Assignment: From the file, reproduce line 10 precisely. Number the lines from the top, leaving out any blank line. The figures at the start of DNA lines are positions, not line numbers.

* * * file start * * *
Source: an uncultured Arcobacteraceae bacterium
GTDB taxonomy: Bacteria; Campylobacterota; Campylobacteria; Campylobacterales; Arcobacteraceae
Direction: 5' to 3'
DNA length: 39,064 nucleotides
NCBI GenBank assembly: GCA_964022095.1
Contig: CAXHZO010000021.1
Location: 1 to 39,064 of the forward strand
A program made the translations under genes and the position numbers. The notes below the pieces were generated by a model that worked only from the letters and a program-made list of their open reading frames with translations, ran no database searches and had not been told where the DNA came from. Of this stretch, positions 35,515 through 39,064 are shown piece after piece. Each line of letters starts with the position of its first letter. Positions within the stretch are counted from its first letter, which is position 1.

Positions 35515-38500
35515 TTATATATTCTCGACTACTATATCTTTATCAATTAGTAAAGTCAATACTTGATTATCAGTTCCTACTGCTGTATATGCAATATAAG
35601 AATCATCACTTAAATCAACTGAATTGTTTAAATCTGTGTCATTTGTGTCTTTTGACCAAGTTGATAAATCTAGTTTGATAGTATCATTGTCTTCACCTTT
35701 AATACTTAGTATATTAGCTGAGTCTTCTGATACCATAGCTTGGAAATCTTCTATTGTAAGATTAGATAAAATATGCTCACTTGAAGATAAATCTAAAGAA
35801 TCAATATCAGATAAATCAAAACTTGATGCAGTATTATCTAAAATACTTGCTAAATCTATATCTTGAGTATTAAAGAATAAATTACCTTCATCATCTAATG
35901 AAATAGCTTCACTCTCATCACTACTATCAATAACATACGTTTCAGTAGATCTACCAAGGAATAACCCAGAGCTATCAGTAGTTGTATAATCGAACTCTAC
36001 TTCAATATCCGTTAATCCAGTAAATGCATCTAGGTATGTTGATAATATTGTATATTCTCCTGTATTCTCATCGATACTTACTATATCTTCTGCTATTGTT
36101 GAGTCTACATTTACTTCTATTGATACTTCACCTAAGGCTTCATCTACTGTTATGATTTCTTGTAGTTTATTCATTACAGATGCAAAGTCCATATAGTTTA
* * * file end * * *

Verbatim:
35515 TTATATATTCTCGACTACTATATCTTTATCAATTAGTAAAGTCAATACTTGATTATCAGTTCCTACTGCTGTATATGCAATATAAG